“Fine, I’ll be an old woman,” then she proceeded to mock having a hunch in her back, and used her best old woman voice to squeal, “you youth are disgusting, where are your traditional family values?! This generation is going down the toilet!” 

Suffice it to say, they stopped and stared at her. 

Astrid,” Andy said with a tilt of her head and a hunch of her shoulders. 

Astrid stood up straight, fixed the high collar of her shirt, and crossed her arms with nothing less than complete indignation. “If you’re waiting for me to say sorry, I’m not going to.” 

“Just need you to stop.” 

The axe woman deflated at that point. “Okay, that’s fair.” 

Andy slammed her fist back down on the table as if to make a moment. “As I was saying, Jack, we’ll help you, but we’ll stop you to save your life, so work with us, let’s be careful, and maybe… just maybe… you’ll get that blowjob you so desperately need.” 

Jack crossed his arms at the second jab at his private life. “I don’t make fun of your sex life you know,” he pointed out, “pretty sure I’m the only one.” 

It would be hard for anyone to hold back the smirk on Andy’s face. “Yeah, because you don’t have ground to stand on with your sex life being non-existent.” 

Boom!” Astrid yelled as she threw up her hands and pointed at Jack, “Got you!” 

Jack didn’t say a word as he stared at the two women doing everything they could to make fun of him, unmoving, without making a sound. He did nothing but let his jaw keep dropping.

Then he slowly facepalmed.

“I’m starting to regret this already, but fine, I’ll do what you say,” he agreed, his voice cracking and creaking as if this conversation was nothing but pain to him. “We’ll walk in, I’ll listen to you, we’ll do… plans… I guess.” 

“Thank you,” Andy said.


Why am I always surrounded by beautiful people who have nothing interesting to say? Amidala thought to herself as she looked out her carriage window. One of the Stormguard guarding her carriage was another woman disguised as a man, one of the few she helped hide, and one of the many under her debt.

The Stormguard trotted on her horse, trying to avoid the warlock’s gaze, but there was nothing she could do to avoid the feeling on the back of her neck. Looking at the crowds cheering for their arrival would do little to make the warrior feel better.

“Are you even listening to me?” the archmage called to her.

Amidala’s nose scrunched up her face as his voice called to her. She turned back to his visage in the mirror across from her.  

Talking to him like this was no complicated or extravagant manner. This was a spell she had done a thousand times to keep up to date with what the archmage, Hùnxiě, and the alchemist, Leto, were up to. 

I really need a better way to keep track of the dogs, preferably one where I don’t have to talk to them.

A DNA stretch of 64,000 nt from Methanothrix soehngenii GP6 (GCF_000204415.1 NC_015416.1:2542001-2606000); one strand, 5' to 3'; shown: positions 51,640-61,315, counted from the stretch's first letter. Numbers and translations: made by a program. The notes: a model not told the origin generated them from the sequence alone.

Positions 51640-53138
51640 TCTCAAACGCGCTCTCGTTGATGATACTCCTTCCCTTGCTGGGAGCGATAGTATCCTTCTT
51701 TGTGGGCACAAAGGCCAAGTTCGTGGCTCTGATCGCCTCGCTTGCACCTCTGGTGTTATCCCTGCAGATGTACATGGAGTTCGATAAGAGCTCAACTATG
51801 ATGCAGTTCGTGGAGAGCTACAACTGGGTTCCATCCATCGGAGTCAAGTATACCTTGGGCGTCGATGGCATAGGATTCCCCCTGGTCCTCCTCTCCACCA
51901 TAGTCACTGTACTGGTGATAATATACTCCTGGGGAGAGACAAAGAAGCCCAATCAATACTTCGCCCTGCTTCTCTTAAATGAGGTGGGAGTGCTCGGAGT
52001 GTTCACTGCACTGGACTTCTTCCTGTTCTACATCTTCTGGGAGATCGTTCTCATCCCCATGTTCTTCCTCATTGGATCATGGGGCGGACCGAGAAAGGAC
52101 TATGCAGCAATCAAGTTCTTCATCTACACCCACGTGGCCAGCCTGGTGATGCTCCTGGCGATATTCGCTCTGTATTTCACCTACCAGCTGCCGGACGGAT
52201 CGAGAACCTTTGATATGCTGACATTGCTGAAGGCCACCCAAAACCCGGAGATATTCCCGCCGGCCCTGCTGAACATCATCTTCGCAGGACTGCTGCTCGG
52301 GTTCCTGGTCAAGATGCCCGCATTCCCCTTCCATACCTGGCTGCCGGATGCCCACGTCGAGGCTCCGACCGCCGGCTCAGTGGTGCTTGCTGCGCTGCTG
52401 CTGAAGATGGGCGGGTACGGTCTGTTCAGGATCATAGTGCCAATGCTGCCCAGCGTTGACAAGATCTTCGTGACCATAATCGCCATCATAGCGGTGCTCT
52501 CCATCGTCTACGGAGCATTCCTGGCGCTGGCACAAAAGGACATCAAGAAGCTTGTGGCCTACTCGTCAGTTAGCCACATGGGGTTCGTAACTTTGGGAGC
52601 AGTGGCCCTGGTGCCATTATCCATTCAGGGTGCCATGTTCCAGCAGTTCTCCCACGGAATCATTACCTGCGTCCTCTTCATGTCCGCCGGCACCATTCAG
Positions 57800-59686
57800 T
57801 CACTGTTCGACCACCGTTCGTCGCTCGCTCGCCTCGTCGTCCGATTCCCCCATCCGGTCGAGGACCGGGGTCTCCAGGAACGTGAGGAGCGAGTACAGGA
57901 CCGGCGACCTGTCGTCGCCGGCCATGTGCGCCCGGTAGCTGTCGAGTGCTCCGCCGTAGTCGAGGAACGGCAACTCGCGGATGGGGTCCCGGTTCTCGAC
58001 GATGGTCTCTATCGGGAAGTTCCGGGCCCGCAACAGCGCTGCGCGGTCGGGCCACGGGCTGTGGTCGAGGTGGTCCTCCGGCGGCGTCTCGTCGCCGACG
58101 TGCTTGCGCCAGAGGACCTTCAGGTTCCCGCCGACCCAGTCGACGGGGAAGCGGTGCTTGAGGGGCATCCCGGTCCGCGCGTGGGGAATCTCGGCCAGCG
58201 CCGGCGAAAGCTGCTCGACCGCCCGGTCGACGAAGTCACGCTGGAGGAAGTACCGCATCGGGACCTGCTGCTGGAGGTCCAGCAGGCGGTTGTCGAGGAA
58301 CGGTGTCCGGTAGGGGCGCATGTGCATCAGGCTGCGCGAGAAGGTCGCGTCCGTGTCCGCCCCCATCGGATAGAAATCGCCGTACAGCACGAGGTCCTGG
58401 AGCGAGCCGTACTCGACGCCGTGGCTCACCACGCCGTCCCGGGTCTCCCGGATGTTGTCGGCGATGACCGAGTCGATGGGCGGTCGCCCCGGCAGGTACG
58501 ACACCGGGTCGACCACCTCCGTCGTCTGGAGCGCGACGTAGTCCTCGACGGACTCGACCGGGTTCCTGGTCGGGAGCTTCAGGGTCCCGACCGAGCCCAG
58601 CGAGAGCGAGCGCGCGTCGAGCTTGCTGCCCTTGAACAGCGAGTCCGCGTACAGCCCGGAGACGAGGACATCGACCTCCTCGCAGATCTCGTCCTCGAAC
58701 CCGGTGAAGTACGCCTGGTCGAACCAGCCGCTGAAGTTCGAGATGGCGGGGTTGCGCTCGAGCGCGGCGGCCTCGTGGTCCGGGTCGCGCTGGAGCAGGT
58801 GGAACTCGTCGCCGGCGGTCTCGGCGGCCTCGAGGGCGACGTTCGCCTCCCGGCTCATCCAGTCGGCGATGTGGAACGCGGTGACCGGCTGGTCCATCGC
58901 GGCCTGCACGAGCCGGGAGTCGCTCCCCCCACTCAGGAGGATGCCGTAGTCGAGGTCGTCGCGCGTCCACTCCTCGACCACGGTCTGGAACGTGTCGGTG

“Stop wasting my time, Kain,” he called to her as if using her last name would make her tick. It barely made her avert her eyes from her future pet and the cheering crowds that gave her a headache.

The castle cannot come soon enough

Sadly for her, the town that surrounded Cloudtower was a mile-thick membrane that protected the castle, and she had an archmage to aggravate.

“Wasting your time?” she asked, her eyes alone turning his way, her attention divided amongst the little nothings around her. “Tell me, little Hùnxiě, what’s the point of having you around if you don’t do anything I need you to?” 

Hùnxiě remained as unmoved as ever. It was the most annoying thing to a woman who smirked and sneered as easily as she breathed. She had to learn his little twitches to know if she was getting a rise out of him, and at some point, that kind of mental energy didn’t seem worth it.

Don’t start fantasizing about killing him. Once you start, Ami, you never stop.

“Tell me again why it is I would help you,” Hùnxiě told her, “when our countries are at war.” 

Amidala rolled her eyes. “Other than to keep me from taking your life?” She tapped her head, pretending that she had some novel idea that magically came to her. “I would think with all this money being spent on war rather than your science you would want to help me end it sooner… but I guess not.” 

She heard the hallmark grumble in the back of his throat.

It almost made up for the sarcasm that followed. “Yes, because what all loyal patriots want to do is help someone on the other side win.” 

“Depending on how much you believe in the gods…” she said as she nodded her head, “if I win we all win.” 

“I’m not much of a holy man, Kain.” 

Amidala wagged her finger at him and his mirror. “*Tsk*tsk* Oh, that’s too bad, then you’ll likely not appreciate me or my hair-brained schemes…” 

Amidala’s eyes started to glow with blue light, with electricity crackling from it. She leaned over the gap in her carriage, making the mirror crack. Hùnxiě jumped back at the sound, as his pond surely cracked as well.

As the magic of the gods flowed through her eyes and into her veins, she told in no uncertain terms, “Let’s settle on the fact that I’ll rip your fucking heart out if you fail me again, is that enough motivation?” 

“You don’t think I can protect myself?” Hùnxiě told her, his arm still raised over his chest for protection. 

He still has stones, I’ll give him that.